This is part of a series intended to bring into focus the important role that Medicaid plays in the health of our patients, our organization and the larger community and what we all have to lose if proposed cuts to Medicaid are implemented.
The first thing that Sharon said to me was, “Medicaid matters because lives matter, for the rich, the poor, and the orphans.” Sharon and her husband are all too familiar with orphans; they adopted two, Sara and Richie. Sharon’s husband works in the tech industry and the family has private insurance but struggle with high premiums and a $10,000 deductible. They are a family not unlike many; in the past they have had to avoid some medical issues if they feel they can live without it, even knowing that it is not in anyone’s best interest.
Unfortunately, their daughter Sara has struggled due to Fetal Alcohol Syndrome, intestinal failure, and an Autism Spectrum diagnosis; all medical issues that cannot be ignored. Luckily, Medicaid helps pay for long-term medical treatments for children who have special healthcare needs, without regard to family income, otherwise the family might be bankrupt. “Families need access to [Medicaid] keep their heads above water because they need to work to survive,” Sharon shared. The IV fluids Sara needs to keep her alive cost $600 a day and at one point, Sara spent four months in a hospital in Virginia, the only one that could accommodate her conditions. Sharon and her husband couldn’t take care of their children without Medicaid.
CHIP advocate, Tamara, utilized the program for her daughter for two years. As part of a middle class family, Medicaid was not an option for them because they did not qualify due to income and there was no private insurance option that they could afford. The CHIP program is another excellent option for children because families can make any amount of money and still be eligible. “If CHIP was not in existence, I would have had to pay high prices,” Tamara stated, “I would not have been able to afford other things for my daughter.”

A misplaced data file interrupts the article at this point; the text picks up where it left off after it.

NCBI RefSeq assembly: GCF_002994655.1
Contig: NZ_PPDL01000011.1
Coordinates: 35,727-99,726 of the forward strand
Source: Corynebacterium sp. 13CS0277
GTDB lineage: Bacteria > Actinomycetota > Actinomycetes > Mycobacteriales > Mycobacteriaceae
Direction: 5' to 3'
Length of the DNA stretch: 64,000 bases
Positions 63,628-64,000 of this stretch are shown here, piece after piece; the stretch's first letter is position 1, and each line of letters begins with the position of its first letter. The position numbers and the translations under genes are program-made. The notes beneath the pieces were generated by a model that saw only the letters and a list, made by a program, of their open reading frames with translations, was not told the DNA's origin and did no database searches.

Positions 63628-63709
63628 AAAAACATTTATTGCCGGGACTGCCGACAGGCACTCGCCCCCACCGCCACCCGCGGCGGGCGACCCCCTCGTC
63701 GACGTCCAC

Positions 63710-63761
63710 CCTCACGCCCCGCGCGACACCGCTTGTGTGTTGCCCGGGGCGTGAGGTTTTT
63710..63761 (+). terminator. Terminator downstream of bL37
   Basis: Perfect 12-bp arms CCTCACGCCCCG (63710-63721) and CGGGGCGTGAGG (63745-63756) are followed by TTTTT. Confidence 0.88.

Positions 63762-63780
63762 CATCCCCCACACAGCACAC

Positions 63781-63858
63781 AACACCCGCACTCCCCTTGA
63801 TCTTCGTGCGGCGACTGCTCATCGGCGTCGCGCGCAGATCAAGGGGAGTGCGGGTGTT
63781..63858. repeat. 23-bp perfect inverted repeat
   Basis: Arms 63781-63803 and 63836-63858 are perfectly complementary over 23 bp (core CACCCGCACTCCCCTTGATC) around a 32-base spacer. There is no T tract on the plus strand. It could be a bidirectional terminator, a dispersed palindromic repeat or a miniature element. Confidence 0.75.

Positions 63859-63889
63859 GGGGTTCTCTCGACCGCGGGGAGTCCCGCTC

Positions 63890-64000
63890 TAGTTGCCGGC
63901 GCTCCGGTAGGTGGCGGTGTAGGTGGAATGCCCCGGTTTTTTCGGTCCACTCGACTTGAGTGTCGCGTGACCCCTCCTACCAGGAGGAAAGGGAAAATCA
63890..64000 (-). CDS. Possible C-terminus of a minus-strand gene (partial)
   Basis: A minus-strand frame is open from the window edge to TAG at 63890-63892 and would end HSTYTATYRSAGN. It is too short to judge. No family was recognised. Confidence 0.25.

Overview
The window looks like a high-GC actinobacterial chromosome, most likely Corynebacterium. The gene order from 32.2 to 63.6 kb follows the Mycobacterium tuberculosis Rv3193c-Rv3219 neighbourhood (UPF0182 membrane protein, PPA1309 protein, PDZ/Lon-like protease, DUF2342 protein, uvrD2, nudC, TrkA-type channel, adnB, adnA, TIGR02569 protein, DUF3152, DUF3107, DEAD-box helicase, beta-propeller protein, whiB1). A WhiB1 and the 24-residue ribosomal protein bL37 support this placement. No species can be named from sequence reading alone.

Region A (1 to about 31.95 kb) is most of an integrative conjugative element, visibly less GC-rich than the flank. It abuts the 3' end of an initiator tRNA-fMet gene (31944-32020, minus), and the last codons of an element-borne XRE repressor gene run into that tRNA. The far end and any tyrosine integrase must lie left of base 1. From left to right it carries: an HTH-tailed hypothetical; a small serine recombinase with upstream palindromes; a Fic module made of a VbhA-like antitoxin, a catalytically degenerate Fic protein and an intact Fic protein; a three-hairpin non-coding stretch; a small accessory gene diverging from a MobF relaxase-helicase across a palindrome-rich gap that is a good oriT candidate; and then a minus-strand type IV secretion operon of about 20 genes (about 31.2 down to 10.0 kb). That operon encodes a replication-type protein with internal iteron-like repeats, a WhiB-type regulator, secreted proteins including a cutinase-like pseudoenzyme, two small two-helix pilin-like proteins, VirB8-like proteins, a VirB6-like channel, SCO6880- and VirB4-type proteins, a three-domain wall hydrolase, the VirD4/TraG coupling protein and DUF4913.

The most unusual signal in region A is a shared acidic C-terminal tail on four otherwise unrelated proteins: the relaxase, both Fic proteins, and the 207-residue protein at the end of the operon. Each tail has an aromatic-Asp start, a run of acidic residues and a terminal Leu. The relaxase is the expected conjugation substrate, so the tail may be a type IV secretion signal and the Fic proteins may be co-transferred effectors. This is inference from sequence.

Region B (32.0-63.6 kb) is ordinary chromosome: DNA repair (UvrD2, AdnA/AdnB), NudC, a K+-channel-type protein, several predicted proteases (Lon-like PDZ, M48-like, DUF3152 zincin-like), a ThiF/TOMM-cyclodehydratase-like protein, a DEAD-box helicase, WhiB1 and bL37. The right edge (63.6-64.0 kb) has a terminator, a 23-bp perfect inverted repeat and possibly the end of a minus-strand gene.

Crystal is mom to four active kids aged 5 to 13 years old. Medicaid is vital for this working mom and her family; Crystal has worked two jobs for five years, and neither job is able to provide health insurance for her. Having Medicaid has enabled her to keep up to date with her children’s vaccines, checkups, and other health issues that come up. “I would have to try to hope their little bodies would be able to fight off any illnesses they caught,” Crystal shared, “or end up charging medical bills, causing me to be in great debt.” In addition to the normal well-child checks and sicknesses that come up, Crystal’s son was diagnosed with ADHD. Without assistance, the family would be unable to afford his medication and bi-monthly appointments.
Three different stories, three different families, out of millions that utilize Medicaid every day. Medicaid matters to them because with it they know that their children get the healthcare they need to be well. For a closer look at the percentage of children covered by Medicaid or CHIP in your county, look at the interactive map from the Georgetown University Health Policy Institute:
Percent of Children Covered by Medicaid/CHIP by County, 2011-2015
Watch for our next story to meet some additional individuals who have been affected by Medicaid. If you have questions about Medicaid or need help applying, please contact our patient benefits team at 717-846-6776.
Shannon L. McElroy, Family First Health Marketing and Outreach Coordinator
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